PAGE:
Former England cricketer Robin Jackman, who played four test matches and 15 one-day internationals, has died, the International Cricket Council said. He was 75.
Jackman took 1,402 wickets in a 399-game first-class career between 1966 and 1982. Following his retirement he became a commentator in South Africa, where he lived with his wife Yvonne.
A statement Friday from the ICC read: “We are saddened to learn about the death of legendary commentator and former England bowler Robin Jackman, who has passed away aged 75. The thoughts of the cricketing world go out to his family and friends during this difficult time.”
Former New Zealand bowler and fellow commentator Danny Morrison tweeted: “Awoken to the sad news of dear buddy & comms colleague Robin Jackman passing… Blessed to have had wonderful times shared ‘Jackers’. RIP Rob”.
Former South Africa captain AB de Villiers also paid his tributes to Jackman.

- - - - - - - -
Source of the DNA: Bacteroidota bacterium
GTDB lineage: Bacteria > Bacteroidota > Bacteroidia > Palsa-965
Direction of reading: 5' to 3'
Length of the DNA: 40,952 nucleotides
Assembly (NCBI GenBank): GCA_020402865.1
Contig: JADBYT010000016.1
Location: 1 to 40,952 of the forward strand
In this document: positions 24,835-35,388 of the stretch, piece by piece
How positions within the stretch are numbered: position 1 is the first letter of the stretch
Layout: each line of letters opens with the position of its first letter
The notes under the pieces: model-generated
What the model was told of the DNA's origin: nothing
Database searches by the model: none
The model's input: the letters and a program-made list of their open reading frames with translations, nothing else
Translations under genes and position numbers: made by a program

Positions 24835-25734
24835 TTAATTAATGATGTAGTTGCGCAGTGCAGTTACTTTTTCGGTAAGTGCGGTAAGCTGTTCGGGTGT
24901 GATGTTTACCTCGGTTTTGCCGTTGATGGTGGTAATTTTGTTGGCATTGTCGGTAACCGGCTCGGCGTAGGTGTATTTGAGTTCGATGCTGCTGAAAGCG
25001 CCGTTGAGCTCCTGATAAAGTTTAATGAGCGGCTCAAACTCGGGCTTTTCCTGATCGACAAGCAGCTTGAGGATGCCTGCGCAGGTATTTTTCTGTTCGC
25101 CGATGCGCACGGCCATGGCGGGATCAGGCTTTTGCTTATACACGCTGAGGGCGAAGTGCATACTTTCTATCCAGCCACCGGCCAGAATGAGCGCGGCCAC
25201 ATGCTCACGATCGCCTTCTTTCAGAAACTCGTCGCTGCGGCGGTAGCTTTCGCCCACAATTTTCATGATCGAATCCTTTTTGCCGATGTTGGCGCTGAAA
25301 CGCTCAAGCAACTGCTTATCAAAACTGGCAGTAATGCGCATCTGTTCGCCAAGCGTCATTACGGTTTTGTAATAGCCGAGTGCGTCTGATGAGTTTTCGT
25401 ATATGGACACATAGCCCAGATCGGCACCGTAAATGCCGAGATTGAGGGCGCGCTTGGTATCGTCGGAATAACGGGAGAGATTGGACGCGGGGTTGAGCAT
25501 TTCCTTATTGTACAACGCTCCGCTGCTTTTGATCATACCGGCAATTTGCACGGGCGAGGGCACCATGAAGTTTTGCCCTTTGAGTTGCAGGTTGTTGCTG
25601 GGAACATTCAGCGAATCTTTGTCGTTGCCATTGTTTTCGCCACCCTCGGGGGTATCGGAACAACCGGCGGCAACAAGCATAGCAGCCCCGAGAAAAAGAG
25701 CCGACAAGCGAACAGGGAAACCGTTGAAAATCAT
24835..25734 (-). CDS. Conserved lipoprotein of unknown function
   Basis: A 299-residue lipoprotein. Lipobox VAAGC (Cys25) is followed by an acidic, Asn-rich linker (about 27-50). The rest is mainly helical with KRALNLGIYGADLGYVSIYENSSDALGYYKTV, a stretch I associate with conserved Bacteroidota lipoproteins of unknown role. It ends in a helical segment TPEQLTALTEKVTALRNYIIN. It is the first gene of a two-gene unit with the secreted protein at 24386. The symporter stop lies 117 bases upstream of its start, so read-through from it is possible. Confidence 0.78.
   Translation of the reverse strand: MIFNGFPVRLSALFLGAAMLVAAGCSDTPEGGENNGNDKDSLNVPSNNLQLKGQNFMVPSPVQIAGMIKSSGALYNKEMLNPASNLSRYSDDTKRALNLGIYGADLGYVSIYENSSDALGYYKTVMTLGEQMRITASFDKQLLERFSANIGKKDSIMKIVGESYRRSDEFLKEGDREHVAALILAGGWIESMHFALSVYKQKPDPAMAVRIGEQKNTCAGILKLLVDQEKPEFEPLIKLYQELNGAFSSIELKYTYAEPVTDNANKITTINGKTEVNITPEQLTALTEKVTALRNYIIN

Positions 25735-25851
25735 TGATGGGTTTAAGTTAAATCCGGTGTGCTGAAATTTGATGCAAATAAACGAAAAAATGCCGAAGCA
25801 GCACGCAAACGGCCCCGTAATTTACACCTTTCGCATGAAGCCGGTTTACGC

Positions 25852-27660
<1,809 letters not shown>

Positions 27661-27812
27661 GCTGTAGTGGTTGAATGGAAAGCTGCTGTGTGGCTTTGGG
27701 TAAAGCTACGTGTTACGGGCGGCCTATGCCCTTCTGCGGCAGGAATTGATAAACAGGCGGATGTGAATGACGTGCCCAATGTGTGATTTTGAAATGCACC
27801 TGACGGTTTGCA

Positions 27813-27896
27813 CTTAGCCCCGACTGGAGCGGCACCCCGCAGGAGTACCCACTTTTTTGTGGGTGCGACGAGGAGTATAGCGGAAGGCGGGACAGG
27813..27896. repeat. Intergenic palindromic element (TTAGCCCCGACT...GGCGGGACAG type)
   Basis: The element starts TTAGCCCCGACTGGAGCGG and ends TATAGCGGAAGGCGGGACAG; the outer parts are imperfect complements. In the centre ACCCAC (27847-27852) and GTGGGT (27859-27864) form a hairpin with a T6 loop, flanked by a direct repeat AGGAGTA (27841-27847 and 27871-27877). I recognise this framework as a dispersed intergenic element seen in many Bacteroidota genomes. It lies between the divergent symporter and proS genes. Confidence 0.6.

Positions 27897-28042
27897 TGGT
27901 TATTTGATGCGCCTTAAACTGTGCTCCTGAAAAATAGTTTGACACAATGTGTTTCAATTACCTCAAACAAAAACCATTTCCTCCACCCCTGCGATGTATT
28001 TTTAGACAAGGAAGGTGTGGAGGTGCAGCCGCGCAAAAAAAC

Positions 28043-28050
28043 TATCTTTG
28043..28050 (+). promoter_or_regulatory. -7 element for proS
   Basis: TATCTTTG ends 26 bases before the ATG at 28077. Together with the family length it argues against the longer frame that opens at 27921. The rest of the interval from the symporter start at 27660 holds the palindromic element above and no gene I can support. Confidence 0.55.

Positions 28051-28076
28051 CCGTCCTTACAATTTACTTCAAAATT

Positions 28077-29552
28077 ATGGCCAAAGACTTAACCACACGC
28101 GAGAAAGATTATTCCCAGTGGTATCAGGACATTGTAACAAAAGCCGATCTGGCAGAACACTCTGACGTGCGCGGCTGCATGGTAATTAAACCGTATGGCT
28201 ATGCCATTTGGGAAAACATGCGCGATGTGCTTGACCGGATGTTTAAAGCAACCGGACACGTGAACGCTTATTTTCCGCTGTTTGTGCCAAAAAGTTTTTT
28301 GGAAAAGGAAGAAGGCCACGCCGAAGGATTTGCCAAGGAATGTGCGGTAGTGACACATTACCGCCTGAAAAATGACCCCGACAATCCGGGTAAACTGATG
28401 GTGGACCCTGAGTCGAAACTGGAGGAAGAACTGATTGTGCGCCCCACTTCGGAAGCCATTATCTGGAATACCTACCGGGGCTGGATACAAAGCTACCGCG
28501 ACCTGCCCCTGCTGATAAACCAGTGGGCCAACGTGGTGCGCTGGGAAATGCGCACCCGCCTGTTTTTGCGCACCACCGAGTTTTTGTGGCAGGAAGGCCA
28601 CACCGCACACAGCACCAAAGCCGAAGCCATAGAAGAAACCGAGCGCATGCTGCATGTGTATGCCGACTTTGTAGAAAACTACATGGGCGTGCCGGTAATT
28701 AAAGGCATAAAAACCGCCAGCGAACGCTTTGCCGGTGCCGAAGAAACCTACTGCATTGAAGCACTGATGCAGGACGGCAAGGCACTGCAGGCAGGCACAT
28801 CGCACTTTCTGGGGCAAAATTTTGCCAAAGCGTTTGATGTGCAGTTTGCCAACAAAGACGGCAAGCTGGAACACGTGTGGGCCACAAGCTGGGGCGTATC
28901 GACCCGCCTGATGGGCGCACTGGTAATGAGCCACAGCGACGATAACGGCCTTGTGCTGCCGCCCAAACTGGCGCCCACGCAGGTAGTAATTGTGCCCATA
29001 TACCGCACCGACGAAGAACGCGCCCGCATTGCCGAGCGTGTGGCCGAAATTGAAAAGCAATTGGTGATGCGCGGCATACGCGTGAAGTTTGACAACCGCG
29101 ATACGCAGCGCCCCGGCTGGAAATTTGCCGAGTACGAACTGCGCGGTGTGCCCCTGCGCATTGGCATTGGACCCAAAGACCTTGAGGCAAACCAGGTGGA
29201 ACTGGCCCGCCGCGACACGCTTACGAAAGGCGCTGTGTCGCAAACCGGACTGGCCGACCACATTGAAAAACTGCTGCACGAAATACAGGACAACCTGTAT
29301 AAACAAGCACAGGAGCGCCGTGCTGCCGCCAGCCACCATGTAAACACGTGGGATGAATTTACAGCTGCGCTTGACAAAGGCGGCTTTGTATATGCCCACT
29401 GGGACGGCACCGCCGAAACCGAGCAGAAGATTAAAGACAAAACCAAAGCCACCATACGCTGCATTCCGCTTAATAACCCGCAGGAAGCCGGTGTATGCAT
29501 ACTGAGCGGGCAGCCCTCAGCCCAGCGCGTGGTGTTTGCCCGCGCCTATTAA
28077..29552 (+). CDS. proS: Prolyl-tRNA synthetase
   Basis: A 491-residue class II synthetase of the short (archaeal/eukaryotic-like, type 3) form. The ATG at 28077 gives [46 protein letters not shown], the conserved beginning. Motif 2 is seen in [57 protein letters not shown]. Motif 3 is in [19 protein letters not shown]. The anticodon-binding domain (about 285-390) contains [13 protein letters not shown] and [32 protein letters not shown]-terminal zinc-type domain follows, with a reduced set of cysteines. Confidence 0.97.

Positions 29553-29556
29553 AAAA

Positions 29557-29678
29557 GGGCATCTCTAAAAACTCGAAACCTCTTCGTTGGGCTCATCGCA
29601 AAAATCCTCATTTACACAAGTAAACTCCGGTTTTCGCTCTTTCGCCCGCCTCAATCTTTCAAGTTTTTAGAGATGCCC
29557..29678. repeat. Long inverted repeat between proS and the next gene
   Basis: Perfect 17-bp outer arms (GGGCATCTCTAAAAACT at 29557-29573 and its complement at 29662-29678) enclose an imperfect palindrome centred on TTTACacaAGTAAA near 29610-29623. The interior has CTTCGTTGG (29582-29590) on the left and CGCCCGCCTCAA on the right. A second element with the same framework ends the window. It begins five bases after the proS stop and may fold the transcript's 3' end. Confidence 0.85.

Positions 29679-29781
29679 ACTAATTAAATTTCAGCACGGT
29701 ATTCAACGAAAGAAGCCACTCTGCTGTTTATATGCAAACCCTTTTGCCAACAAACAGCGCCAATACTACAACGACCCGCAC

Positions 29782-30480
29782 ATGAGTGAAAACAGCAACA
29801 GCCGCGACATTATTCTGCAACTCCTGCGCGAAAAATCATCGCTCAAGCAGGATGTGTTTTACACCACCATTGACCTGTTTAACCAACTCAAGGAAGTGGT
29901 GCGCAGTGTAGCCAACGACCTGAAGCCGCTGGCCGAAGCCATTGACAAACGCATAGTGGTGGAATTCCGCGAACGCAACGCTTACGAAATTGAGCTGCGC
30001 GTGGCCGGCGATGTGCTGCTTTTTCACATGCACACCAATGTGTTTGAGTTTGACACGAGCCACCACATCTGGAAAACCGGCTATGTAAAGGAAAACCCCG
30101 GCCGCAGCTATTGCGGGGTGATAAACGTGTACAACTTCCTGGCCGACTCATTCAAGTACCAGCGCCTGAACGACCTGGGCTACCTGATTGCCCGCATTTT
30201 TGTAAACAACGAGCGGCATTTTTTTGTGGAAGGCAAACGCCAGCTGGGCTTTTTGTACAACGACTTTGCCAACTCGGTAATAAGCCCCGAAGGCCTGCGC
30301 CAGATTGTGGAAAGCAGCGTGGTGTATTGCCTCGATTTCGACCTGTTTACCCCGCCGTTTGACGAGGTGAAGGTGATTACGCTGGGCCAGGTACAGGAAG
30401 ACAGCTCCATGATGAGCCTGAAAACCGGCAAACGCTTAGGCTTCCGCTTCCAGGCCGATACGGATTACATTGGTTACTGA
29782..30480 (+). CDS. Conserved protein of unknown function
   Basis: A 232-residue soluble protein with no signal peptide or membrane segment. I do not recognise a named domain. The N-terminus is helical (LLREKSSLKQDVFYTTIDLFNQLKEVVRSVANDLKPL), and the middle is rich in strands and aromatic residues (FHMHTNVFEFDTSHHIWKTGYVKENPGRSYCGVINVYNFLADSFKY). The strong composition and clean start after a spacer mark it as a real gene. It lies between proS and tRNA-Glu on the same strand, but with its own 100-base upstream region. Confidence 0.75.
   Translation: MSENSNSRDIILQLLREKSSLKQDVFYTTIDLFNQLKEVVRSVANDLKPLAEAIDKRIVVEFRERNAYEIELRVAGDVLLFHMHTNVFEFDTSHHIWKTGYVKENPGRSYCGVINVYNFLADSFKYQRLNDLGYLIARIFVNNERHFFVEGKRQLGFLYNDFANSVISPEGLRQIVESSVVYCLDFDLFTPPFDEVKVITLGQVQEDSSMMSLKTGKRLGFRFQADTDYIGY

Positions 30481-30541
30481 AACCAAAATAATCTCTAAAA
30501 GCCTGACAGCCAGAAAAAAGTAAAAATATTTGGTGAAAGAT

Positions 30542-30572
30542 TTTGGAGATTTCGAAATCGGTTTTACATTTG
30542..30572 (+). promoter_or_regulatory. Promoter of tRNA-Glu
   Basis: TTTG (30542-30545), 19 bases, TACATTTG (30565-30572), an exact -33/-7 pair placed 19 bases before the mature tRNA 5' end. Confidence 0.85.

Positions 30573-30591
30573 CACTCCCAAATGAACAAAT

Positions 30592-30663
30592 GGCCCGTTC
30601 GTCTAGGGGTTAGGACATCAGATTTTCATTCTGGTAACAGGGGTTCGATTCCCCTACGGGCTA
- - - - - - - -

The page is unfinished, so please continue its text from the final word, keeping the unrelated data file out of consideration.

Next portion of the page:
The news comes not long after another former England international and Surrey cricketer John Edrich had died.
A “fearless” opening batsman, Edrich died at the age of 83, the England and Wales Cricket Board announced on Friday.
Diagnosed with leukaemia in 2000 the left-hander who played for county side Surrey scored 103 first-class centuries.
He played 77 Tests, scoring 5,138 runs at an average of 43.54.
Former England great Ian Botham wrote on Twitter: “Very sad news today to wake up on Christmas Day and to be told that John Edrich has passed away.